Another cool thing about the X61t is that when you hold and rotate it, the screen orientates itself with you. There’s an accelerometer inside (just like the Wii and iPhone have) that’s able to detect how the X61t is being held and rotate the screen image accordingly so “up is always up” and the image appears upright to you the user. You can also manually rotate the screen with a button on the device.
There are some dedicated buttons along the bottom of the screen that becomes much more useful in Tablet PC mode. These buttons include an Esc button, rotate screen button, Think Vantage button (when pushed it pops up a list of Lenovo apps that help manage your system), and power on/off button. There’s also a navigation dial and fingerprint reader.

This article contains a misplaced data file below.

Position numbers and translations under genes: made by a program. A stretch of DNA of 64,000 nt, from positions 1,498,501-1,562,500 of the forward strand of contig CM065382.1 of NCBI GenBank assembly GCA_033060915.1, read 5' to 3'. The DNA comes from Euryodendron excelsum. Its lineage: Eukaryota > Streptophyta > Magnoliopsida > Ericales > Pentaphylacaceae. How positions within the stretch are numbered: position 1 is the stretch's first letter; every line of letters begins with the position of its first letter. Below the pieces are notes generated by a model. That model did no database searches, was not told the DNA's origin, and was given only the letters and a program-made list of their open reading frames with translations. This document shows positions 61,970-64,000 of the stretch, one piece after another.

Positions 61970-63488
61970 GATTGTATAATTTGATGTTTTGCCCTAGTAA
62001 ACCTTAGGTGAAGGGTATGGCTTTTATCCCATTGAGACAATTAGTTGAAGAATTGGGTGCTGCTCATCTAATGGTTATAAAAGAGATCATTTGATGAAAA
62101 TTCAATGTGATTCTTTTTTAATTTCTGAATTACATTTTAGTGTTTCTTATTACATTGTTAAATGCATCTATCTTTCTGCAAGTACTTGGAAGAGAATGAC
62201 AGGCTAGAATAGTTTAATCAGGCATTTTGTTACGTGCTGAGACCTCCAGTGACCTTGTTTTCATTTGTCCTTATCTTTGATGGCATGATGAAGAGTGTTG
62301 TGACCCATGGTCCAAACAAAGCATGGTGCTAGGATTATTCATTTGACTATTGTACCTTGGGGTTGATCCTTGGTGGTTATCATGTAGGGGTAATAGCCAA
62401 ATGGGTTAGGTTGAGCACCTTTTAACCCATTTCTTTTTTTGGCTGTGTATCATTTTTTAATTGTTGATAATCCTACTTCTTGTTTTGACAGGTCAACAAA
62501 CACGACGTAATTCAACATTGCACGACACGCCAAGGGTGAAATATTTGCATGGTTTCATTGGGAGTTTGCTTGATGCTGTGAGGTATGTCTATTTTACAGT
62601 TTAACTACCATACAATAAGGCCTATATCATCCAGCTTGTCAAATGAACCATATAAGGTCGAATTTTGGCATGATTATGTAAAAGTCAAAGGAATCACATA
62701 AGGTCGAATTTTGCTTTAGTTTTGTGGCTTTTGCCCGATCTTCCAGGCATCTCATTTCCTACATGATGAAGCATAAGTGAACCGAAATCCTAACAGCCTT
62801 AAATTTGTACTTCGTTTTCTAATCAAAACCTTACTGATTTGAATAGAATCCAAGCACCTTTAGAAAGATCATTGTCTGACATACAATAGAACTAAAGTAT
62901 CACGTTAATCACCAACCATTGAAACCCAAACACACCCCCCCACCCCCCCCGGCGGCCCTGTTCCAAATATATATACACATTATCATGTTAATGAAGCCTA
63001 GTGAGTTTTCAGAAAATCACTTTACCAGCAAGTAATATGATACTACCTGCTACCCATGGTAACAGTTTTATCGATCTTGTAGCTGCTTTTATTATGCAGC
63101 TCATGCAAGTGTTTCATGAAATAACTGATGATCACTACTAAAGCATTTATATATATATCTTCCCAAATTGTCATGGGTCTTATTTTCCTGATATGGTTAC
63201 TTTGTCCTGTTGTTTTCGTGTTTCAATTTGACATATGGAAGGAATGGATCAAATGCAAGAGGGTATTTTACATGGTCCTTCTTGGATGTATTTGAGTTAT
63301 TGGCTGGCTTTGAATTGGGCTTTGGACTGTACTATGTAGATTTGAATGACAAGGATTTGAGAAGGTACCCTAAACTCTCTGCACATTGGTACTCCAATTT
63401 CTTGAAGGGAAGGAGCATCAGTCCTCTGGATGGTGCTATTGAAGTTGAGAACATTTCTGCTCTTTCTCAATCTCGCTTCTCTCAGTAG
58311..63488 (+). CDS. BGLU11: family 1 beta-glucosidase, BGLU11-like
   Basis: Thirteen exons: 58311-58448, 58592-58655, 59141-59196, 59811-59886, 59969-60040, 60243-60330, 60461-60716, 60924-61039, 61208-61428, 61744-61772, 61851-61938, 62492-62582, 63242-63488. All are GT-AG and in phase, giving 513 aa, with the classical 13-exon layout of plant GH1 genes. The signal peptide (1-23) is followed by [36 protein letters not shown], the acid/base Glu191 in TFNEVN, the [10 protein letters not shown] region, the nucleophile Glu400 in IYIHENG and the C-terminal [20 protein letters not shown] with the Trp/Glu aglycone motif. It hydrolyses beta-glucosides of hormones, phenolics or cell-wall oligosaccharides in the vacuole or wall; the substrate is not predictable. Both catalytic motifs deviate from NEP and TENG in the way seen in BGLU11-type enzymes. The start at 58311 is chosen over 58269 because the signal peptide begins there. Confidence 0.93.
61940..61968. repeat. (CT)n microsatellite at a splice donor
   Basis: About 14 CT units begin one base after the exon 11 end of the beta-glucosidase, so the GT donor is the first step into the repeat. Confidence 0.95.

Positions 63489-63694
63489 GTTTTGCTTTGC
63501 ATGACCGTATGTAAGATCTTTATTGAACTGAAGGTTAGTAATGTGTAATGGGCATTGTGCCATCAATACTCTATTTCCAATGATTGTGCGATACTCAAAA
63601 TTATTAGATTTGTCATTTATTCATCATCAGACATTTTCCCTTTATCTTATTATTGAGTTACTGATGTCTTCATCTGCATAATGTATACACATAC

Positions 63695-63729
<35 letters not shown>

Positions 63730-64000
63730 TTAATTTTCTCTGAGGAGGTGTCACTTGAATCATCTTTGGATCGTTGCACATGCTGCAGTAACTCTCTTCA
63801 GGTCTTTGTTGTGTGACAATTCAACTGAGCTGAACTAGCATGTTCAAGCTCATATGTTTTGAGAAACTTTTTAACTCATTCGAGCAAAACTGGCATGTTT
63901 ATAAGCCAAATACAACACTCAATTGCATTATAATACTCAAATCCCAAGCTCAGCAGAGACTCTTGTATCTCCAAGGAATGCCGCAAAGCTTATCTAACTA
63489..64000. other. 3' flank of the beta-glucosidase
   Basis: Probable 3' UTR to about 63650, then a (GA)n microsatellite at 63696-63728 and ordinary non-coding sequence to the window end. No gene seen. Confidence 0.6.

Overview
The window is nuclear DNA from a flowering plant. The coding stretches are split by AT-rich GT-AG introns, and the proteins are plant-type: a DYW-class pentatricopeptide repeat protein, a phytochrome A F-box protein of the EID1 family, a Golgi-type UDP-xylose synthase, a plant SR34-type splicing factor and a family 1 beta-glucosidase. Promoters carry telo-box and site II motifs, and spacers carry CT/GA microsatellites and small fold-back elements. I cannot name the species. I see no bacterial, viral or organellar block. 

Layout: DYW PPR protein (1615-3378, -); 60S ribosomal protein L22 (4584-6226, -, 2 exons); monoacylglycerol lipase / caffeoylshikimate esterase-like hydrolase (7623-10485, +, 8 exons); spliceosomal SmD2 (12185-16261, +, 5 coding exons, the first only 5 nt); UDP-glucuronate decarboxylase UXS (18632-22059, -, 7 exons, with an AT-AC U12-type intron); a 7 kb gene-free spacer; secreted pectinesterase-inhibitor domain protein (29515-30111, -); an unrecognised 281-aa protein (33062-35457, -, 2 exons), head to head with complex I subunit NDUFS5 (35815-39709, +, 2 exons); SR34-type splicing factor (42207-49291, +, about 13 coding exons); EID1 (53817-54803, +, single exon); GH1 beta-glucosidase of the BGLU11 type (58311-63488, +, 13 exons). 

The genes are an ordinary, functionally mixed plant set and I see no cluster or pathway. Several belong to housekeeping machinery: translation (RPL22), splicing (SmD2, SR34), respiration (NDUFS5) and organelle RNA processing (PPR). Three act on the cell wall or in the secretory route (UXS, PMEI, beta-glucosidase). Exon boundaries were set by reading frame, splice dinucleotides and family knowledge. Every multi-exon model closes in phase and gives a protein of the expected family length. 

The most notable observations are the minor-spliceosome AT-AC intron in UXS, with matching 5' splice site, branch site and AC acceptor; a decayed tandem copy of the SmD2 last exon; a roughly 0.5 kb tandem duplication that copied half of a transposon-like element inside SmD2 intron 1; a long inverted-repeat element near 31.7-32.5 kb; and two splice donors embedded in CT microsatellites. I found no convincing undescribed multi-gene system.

The X61t is one of if not the best convertible notebooks out there. It’s solidly built, has very good performance for its size, and is highly useful in terms of the keyboard and pen input. The Tablet PC features can be a real bonus to those that can use them such as students or professionals that need to use a PC while standing. The X61t could be a bit lighter — it’s especially heavy with the 8-cell battery as it tips the scale at 4.5 pounds, that’s considerably more than the regular non-Tablet ThinkPad X61s that weighs just over 3lbs. The delays in ordering the X61t can be very frustrating, especially if you need the system promptly, but hopefully, Lenovo sorts out their shipping and supply issues.